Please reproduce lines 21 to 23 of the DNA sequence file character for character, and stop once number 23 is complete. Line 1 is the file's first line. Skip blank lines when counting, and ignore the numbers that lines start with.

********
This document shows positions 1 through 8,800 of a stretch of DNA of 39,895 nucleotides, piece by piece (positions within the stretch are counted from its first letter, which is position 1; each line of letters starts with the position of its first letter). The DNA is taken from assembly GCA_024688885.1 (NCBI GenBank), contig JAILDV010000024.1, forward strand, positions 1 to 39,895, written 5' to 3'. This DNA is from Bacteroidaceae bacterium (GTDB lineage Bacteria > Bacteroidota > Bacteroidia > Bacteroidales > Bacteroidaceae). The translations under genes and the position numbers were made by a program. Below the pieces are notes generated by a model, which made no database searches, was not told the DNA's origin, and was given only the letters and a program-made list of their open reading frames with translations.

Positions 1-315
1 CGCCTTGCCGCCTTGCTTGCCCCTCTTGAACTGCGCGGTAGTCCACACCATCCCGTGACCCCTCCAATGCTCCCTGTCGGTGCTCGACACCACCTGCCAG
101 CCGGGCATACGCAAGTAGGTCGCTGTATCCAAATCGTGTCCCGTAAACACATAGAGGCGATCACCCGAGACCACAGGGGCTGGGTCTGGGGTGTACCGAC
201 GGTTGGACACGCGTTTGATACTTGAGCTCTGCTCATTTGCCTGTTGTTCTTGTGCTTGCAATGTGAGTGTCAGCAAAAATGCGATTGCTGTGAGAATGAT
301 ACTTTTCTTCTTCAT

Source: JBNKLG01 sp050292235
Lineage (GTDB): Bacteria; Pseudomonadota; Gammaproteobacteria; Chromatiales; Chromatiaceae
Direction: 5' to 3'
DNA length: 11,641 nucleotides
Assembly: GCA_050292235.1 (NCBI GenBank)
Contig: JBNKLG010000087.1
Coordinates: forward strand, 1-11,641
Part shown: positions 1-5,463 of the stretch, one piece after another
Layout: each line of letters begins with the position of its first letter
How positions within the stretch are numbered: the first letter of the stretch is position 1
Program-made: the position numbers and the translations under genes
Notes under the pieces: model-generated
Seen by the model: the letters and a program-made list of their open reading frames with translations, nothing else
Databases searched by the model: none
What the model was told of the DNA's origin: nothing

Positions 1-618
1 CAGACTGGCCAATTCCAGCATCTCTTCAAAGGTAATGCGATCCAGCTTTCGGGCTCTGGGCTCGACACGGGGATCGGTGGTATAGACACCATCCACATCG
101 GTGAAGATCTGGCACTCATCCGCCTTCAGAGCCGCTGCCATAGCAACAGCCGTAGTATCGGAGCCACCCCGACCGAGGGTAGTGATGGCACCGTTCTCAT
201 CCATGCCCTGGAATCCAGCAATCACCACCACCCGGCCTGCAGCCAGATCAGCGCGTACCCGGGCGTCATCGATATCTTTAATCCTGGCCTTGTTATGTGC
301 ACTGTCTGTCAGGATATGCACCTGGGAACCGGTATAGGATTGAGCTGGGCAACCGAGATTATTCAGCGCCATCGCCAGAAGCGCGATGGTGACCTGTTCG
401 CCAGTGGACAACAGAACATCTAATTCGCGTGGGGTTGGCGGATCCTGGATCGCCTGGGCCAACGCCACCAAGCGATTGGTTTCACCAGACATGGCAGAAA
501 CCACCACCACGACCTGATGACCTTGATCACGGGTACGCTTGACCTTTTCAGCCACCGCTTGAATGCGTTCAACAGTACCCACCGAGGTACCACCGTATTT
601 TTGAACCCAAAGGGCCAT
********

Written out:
What the model was told of the DNA's origin: nothing

Positions 1-618
1 CAGACTGGCCAATTCCAGCATCTCTTCAAAGGTAATGCGATCCAGCTTTCGGGCTCTGGGCTCGACACGGGGATCGGTGGTATAGACACCATCCACATCG